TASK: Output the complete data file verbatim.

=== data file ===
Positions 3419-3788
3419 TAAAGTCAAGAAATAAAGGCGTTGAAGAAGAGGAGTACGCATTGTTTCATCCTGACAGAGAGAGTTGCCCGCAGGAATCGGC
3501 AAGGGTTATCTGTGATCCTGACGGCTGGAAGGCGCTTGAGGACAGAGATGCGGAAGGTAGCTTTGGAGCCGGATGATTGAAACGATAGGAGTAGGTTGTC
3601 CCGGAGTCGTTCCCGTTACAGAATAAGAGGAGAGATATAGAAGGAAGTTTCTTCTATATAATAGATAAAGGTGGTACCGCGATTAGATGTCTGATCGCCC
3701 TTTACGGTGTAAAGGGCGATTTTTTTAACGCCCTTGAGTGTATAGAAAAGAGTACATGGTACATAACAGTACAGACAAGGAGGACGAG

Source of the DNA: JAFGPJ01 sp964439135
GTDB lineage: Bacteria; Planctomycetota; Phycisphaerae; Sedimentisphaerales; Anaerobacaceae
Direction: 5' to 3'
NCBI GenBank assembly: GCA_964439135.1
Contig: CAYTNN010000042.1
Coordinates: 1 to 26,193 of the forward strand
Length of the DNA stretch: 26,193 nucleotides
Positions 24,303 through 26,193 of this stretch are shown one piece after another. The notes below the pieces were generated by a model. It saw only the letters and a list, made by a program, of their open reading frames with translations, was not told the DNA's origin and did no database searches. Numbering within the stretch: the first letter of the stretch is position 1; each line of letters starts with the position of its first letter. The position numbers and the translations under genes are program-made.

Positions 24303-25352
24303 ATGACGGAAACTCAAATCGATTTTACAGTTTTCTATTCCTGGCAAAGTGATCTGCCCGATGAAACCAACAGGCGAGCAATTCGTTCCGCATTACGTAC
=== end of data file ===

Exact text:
Positions 3419-3788
3419 TAAAGTCAAGAAATAAAGGCGTTGAAGAAGAGGAGTACGCATTGTTTCATCCTGACAGAGAGAGTTGCCCGCAGGAATCGGC
3501 AAGGGTTATCTGTGATCCTGACGGCTGGAAGGCGCTTGAGGACAGAGATGCGGAAGGTAGCTTTGGAGCCGGATGATTGAAACGATAGGAGTAGGTTGTC
3601 CCGGAGTCGTTCCCGTTACAGAATAAGAGGAGAGATATAGAAGGAAGTTTCTTCTATATAATAGATAAAGGTGGTACCGCGATTAGATGTCTGATCGCCC
3701 TTTACGGTGTAAAGGGCGATTTTTTTAACGCCCTTGAGTGTATAGAAAAGAGTACATGGTACATAACAGTACAGACAAGGAGGACGAG

Source of the DNA: JAFGPJ01 sp964439135
GTDB lineage: Bacteria; Planctomycetota; Phycisphaerae; Sedimentisphaerales; Anaerobacaceae
Direction: 5' to 3'
NCBI GenBank assembly: GCA_964439135.1
Contig: CAYTNN010000042.1
Coordinates: 1 to 26,193 of the forward strand
Length of the DNA stretch: 26,193 nucleotides
Positions 24,303 through 26,193 of this stretch are shown one piece after another. The notes below the pieces were generated by a model. It saw only the letters and a list, made by a program, of their open reading frames with translations, was not told the DNA's origin and did no database searches. Numbering within the stretch: the first letter of the stretch is position 1; each line of letters starts with the position of its first letter. The position numbers and the translations under genes are program-made.

Positions 24303-25352
24303 ATGACGGAAACTCAAATCGATTTTACAGTTTTCTATTCCTGGCAAAGTGATCTGCCCGATGAAACCAACAGGCGAGCAATTCGTTCCGCATTACGTAC